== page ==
Manipulating the fabric of time usually causes everything to unravel, but that’s a possibility that Sophie (Judy Greer) is more than willing to risk. The past eight months of her life have been defined by suffocating loss: after her husband, Malcolm (Edi Gathegi), was killed by a drunk driver, she’s struggled to stay afloat. Long shifts in hospice care — and an even longer court battle with the man who destroyed her life — have driven her beyond her wits’ end.
Her young daughter Riley (Faithe Herman) isn’t faring much better. She’s skipping classes, starting fights with her mother, and alienating herself from the life she once loved. Malcolm was the glue that held their family together, but Sophie and Riley still have one lifeline in the form of Jabir (Payman Maadi), Malcom’s closest friend.
Jabir is mourning a past life as well: a tumultuous dictatorship in his native country saw the demise of his entire family. Like Malcolm, he’s a talented physicist; his thirst for retribution enables him to put those talents to brilliant use. He’s been quietly building a time machine for years, and though he’s not able to send a person back in time just yet, his machine does have another dubious purpose. Given the proper data, this machine can displace particles in the past — and take someone’s life in the process.
Sophie finds herself faced with an impossible dilemma: is she willing to let someone else die in order to bring her husband back from the dead? The decision isn’t one to be taken lightly, but it’s one that sci-fi fans are likely familiar with. Aporia is not the first to explore the ramifications of time travel; causality and ethics are two of the genre’s defining quirks. Fortunately, director Jared Moshé isn’t trying to reinvent the wheel here. His approach to this sci-fi premise isn’t new by any stretch, but Aporia really shines when exploring what it means to be a family, to be content, and to be mortal — all through a lowkey genre lens.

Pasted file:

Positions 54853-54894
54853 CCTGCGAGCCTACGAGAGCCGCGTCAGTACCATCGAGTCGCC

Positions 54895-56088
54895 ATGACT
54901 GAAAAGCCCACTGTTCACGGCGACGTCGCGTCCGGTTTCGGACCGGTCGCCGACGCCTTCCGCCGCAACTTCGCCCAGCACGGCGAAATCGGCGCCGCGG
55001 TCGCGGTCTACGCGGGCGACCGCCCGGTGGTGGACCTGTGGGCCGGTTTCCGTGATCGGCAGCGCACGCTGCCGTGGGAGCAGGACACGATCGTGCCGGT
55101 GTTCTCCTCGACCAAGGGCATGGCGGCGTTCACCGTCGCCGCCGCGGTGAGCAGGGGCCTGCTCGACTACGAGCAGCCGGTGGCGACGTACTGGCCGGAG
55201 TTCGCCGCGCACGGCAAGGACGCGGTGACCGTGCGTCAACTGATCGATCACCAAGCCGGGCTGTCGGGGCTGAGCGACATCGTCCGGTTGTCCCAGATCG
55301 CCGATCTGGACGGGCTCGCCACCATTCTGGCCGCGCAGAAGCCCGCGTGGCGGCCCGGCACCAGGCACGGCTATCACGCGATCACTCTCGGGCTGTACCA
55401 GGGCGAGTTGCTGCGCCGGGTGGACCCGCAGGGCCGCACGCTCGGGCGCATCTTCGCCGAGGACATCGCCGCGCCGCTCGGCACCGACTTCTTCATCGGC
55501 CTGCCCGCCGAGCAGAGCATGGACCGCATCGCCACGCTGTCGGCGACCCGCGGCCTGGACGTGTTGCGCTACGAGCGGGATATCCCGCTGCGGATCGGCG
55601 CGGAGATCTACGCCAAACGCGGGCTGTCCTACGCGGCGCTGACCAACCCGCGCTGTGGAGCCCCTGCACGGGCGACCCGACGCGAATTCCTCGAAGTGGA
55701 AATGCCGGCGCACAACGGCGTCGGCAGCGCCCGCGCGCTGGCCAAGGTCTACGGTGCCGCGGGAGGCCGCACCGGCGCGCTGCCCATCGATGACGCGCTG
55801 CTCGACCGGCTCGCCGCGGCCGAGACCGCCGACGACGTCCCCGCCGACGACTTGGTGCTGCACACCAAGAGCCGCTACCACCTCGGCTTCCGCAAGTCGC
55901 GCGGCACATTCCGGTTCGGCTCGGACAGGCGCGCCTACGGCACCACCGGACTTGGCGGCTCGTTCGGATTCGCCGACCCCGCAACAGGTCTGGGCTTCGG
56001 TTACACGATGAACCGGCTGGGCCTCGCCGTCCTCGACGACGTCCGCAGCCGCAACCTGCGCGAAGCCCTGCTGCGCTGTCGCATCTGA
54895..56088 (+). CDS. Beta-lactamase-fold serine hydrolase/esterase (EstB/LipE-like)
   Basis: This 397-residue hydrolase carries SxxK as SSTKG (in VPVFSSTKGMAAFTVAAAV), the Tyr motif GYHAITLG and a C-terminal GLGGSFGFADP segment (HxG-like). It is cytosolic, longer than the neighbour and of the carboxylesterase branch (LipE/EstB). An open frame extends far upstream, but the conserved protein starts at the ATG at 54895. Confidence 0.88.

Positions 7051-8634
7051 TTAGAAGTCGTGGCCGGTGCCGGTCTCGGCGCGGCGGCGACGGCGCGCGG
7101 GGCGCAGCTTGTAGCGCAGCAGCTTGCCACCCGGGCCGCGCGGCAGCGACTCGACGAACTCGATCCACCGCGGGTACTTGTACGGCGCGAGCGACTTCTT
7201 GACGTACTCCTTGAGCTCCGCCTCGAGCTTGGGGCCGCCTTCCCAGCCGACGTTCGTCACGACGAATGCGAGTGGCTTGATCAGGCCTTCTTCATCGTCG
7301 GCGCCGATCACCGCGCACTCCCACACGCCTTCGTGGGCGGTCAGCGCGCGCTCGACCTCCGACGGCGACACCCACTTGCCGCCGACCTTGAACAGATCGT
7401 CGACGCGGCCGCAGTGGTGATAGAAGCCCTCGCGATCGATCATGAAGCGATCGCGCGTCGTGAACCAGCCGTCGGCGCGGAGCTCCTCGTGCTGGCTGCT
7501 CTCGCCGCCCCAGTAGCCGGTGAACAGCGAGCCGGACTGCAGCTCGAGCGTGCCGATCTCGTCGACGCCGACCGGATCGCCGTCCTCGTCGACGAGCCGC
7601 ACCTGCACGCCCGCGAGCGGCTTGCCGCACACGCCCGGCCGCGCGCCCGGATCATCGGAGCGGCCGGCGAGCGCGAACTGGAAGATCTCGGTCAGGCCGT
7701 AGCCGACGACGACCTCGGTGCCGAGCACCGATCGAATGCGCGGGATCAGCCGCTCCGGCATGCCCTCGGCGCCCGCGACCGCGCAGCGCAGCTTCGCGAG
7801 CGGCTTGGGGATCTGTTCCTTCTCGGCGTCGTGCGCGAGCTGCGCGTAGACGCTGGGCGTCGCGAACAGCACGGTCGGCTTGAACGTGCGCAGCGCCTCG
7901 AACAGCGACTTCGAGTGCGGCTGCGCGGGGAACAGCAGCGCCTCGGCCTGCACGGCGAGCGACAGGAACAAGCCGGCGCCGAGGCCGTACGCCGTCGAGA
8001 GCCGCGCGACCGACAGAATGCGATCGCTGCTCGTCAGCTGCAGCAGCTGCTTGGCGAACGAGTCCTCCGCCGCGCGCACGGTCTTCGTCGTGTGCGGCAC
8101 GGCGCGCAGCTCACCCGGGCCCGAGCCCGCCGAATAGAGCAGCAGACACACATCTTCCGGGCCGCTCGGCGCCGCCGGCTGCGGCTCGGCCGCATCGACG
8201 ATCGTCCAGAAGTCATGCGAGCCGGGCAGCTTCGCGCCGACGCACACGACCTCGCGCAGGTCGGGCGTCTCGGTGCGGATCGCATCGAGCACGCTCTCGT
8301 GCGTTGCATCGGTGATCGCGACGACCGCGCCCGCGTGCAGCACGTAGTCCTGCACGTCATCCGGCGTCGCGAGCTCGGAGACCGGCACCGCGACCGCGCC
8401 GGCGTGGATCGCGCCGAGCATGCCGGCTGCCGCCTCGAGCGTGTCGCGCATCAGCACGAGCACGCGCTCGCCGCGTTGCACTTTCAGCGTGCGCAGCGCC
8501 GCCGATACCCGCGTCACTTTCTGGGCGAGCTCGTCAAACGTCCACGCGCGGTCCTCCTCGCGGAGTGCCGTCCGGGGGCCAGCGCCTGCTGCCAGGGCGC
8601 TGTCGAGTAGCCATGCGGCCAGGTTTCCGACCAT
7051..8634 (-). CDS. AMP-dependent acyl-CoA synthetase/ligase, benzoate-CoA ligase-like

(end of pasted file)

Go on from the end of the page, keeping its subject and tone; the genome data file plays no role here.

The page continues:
That Sophie eventually chooses to use Jabir’s machine, and that it actually works, is not Aporia’s biggest revelation. While Sophie’s ecstatic to find her family restored, she knows it’s come at another’s expense. She can’t help but check in on Darby’s widow, and she’s shocked to see how her life — and the life of her young daughter — has become more difficult in this new timeline. Their good deed comes with uncomfortable consequences, and it forces Sophie, Jabir, and the newly-resurrected Malcolm into another moral dilemma.
Do they risk taking another life to rewrite reality once more? In a way, they have the power to fix so many issues, to save lives and prevent major tragedies before they happen. But they also create a new timeline with each use of the machine — and they’re the only ones who remember the world as it was. The more they change, the less recognizable their lives become, and the less content they feel in their new realities.
Aporia’s unlikely trio find themselves each playing God in their own ways. Their unique brand of vigilantism does eventually produce a few sillier outcomes, but their choices always bring them back to the film’s eponymous issue. To experience “aporia” is to face a perpetual internal contradiction — and it’s not something unique to Moshé’s protagonists. Our own world is one obsessed with hypotheticals and alternate realities, one unable to grapple with regret. But it’s a natural part of life, and no one has the power to erase it. No one can run from it.
Ultimately, it all comes down to a question of contentment. Though Sophie doesn’t learn this lesson until it’s too late (and an Inception-like ending doesn’t fully commit to it), the thesis is pretty clear: Happy endings are hard to come by, and they don’t always last forever. But the memory of it is better than never having experienced it at all.
On paper, that can be a depressing concept, but Moshé’s lo-fi worldbuilding keeps Aporia from sinking in the depths of its own despair. It also allows the film to join the ranks of other small-scale sci-fi dramas, like Fast Color or Wander Darkly. All are light on the thrills and keen on contemplation, but it’s nice to encounter a multiverse that actually makes you think once in a while.